Azospirillum spp. have been shown to be a common inhabitant of tropical and temperate soils and have also been shown to reduce acetylene in culture media and in association with the roots of forage grasses, cereals, and other plants (11, 19, 26). A. brasilense and A. lipoferum are known to grow well in culture media on a variety of carbon sources, including various sugars and organic acids (15, 24, 30, 32). These organisms, under aerobic conditions, also grow well on a variety of combined nitrogen sources, including ammonia, nitrate, or amino acids (20, 21, 22, 24). Recently, special attention has been given to the use and metabolism of fructose by strains of A. brasilense and A. lipoferum grown with N2 or NH4Cl as the nitrogen source (4, 9, 15, 32). During recent investigations in our laboratory on the various carbon sources for nitrate-dependent growth by azospirilla, we observed intense flocculation in media containing fructose and nitrate. A medium containing KNO3 and glucose has been reported to enhance exopolysaccharide synthesis in certain soil bacteria (14). Also, flocculation in liquid culture medium has been reported for several gramnegative bacteria, but azospirilla were not included in those studies (5, 8, 16). Thus, this research was undertaken to study the following: (i) the optimization of cultural conditions to achieve maximum flocculation, (ii) the interaction betWeen carbon and nitrogen sources to bring about flocculation, and (iii) the ultrastricture and chemical characterization of the flocs. (In this paper, "floc formation" refers to the aggregation of cells during growth, and "flocculation" refers to the clumping of cells in a turbid suspension.) MATERIALS AND METHODS Bacterial strains and culture media. A. brasilense Sp7 (ATCC 29145) and A. lipoferum Sp59b (ATCC 29707) were used throughout this study. These strains were maintained on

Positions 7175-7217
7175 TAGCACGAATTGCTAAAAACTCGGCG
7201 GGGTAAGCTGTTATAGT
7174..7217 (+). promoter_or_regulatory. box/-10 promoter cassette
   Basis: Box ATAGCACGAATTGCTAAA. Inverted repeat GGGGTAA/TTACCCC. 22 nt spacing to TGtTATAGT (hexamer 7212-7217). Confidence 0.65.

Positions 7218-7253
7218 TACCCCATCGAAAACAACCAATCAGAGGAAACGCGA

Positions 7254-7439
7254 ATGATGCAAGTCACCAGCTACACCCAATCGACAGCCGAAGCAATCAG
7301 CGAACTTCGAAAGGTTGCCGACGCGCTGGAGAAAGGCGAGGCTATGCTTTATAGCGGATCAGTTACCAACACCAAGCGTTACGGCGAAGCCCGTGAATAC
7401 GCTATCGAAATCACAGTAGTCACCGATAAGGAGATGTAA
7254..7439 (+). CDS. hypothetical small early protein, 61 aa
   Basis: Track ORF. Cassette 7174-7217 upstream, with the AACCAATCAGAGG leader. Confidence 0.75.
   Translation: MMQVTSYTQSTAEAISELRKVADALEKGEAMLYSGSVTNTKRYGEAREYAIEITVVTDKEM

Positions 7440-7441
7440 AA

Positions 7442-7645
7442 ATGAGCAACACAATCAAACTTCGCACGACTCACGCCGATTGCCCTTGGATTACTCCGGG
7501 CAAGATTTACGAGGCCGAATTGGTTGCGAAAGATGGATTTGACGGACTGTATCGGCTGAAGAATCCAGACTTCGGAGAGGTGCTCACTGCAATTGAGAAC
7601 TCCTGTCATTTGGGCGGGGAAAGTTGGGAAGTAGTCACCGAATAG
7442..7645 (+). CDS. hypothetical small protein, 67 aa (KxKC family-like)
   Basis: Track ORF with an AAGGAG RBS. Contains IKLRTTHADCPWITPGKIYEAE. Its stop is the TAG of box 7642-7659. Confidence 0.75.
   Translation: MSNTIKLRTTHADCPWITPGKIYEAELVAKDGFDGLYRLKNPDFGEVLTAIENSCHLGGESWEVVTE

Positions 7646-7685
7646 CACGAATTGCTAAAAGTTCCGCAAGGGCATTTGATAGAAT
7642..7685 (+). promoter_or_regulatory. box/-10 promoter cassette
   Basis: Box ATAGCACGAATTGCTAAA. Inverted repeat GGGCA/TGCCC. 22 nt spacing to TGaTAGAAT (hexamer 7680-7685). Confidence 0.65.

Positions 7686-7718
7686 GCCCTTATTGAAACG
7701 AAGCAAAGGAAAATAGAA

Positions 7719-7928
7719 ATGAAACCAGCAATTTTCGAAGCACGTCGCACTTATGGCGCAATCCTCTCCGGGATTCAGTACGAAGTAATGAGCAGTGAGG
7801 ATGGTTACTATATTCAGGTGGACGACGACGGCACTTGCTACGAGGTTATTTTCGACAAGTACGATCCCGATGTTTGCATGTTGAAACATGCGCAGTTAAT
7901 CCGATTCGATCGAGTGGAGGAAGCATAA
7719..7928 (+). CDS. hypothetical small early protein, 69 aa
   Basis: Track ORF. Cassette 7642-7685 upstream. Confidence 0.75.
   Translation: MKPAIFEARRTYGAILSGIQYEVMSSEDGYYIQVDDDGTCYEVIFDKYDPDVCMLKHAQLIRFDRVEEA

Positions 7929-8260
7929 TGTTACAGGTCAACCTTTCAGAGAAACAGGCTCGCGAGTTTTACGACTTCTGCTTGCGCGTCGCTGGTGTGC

nutrient agar (Difco Laboratories, Detroit, Mich.) slants at
300C. Minimal salts medium, described as medium A by Neyra and Van Berkum (21), was prepared as follows to avoid precipitation. Salts other than organic carbon, inorganic nitrogen, or phosphate salts for 1 liter of medium were